York’s Canada Research Chair in Chemical Mass Spectrometry, Diethard Bohme (right), has received the Gerhard Herzberg Award this year for outstanding achievement in the science of spectroscopy.
The Canadian Society for Analytical Sciences and Spectroscopy presented the award to Bohme at the 52nd International Conference on Analytical Sciences and Spectroscopy held in Kelowna, BC, in June.
“This award has a special meaning for me, not only because it recognizes in part the accomplishments of the research performed by all my graduate students and other research associates over the years, but also because of my admiration for Nobelist Gerhard Herzberg whom I had the great pleasure to meet in the early 1980s,” says Bohme.
Herzberg won the Nobel Prize in chemistry in 1971. The German-born scientist came to Canada in 1935 and became director of physics for the National Research Council Canada. Like Bohme, he was interested in space chemistry.
With his research team, Bohme has developed a unique type of mass spectrometer that measures the physical and chemical properties of ions and the rates of very fast chemical reactions between ions and molecules. His interests in space chemistry focus on the role of ions in molecular growth and have led to the recent discovery of an ionic route to the formation of amino acids and exotic carbon rings in the large clouds of gas and dust that are found between the stars and in planetary atmospheres. (For more about his research, see the April 14, 2004 issue of YFile.)
Bohme is also turning his gaze and his instruments from more distant corners of the universe to the intricate microscopic workings of living creatures and active molecules found right here on Earth. His recent work with atomic ions has provided an improved understanding of the transformation of polluting gases with catalytic converters and of new applications in analytical mass spectrometry. With his new mass spectrometer, Bohme expects to shed new light on how metals embedded within biological constituent molecules contribute to the way in which living tissue is activated and, for example DNA, is damaged. And by offering an improved understanding of such biochemical activity, his work could open up new frontiers in biotechnology.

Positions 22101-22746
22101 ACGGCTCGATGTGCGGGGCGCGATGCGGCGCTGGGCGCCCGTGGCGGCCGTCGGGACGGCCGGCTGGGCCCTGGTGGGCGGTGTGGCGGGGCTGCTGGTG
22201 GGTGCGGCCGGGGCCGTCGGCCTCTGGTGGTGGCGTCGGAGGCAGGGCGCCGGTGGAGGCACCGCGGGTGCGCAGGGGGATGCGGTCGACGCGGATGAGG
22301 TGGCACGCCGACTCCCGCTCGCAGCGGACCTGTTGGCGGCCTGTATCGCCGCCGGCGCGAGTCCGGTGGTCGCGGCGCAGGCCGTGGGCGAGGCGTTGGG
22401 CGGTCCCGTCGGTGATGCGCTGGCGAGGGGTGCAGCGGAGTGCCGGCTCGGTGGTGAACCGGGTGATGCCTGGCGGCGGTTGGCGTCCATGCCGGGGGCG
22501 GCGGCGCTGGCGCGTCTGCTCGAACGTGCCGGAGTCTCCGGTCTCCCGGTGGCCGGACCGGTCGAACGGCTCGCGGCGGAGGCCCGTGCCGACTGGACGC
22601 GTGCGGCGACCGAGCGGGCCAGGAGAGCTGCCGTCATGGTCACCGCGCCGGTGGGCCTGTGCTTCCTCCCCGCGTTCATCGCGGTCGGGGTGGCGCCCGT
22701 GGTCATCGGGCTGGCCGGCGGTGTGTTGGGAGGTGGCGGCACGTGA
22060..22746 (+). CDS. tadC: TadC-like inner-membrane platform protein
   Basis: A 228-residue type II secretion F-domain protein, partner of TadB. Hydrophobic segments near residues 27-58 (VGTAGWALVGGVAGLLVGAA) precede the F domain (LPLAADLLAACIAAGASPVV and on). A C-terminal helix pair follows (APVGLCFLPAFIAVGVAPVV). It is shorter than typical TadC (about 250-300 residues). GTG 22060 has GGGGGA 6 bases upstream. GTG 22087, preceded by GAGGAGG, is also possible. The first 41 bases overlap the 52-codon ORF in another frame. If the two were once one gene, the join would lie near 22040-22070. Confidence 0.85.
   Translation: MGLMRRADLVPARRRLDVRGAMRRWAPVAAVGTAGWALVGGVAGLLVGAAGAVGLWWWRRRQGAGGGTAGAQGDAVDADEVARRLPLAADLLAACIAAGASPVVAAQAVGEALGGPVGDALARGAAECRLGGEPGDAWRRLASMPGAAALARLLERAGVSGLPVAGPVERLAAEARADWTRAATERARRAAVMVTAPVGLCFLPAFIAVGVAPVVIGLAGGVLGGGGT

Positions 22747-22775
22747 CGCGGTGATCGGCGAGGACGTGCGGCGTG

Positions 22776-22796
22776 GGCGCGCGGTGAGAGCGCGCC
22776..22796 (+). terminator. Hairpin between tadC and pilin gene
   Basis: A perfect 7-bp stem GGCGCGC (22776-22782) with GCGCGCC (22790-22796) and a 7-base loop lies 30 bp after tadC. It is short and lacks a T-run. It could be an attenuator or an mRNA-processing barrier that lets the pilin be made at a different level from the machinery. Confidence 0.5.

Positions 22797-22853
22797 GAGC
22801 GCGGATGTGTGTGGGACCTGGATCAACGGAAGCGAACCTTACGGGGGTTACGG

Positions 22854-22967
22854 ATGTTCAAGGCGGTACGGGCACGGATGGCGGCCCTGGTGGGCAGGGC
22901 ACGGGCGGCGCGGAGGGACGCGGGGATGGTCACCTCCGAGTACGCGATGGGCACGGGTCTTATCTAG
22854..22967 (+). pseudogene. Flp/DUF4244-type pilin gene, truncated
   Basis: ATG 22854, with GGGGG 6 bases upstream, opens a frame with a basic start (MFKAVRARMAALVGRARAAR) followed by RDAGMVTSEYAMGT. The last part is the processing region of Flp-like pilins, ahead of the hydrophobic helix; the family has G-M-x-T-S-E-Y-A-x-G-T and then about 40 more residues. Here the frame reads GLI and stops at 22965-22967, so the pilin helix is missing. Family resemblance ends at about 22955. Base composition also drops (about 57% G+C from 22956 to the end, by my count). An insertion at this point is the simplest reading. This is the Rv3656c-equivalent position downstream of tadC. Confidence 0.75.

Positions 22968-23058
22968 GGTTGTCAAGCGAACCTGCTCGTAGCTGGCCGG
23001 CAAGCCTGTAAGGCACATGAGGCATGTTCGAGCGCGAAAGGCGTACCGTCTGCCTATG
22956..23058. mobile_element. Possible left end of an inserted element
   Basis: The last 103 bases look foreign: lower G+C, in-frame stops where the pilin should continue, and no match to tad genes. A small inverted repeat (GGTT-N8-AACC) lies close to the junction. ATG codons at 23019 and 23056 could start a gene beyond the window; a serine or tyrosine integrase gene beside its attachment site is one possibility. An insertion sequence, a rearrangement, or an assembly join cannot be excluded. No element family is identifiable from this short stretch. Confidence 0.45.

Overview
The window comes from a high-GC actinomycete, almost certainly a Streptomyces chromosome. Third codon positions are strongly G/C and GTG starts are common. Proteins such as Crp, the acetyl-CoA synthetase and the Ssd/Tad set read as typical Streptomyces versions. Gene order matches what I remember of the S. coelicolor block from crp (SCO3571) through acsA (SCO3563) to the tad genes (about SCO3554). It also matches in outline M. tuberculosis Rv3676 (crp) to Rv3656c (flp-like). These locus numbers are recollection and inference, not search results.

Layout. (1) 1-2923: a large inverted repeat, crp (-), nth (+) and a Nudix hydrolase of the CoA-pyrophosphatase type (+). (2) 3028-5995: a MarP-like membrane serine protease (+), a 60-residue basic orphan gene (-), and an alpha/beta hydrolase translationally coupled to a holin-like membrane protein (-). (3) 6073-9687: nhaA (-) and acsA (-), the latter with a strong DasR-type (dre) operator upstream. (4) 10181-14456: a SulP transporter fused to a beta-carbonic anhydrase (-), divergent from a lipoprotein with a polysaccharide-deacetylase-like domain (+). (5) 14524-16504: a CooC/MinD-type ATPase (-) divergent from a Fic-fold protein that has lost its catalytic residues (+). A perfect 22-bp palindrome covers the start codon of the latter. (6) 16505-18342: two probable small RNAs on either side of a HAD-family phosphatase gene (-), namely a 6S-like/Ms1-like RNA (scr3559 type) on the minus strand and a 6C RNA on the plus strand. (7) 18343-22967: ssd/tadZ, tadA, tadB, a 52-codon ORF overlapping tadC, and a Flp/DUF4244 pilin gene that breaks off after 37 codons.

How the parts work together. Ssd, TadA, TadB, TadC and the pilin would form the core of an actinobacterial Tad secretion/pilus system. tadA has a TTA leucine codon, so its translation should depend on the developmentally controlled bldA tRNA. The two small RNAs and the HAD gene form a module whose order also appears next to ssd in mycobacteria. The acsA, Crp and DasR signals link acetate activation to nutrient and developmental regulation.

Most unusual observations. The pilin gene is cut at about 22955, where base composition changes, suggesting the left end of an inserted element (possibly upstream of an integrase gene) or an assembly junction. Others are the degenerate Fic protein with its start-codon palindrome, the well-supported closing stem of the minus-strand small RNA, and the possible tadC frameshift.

Bohme is the third York professor to win the prestigious award. The first was Barry Lever, distinguished research professor in chemistry, in 1996. The second was Michael Siu, director of York’s Centre for Research in Mass Spectrometry, in 2004. Siu was nominated by Bohme.
As this year’s award winner, Bohme also gave the Gerhard Herzberg Lecture at the conference. The title of his lecture was “Periodicities in the Chemistry of Atomic Metal Cations”.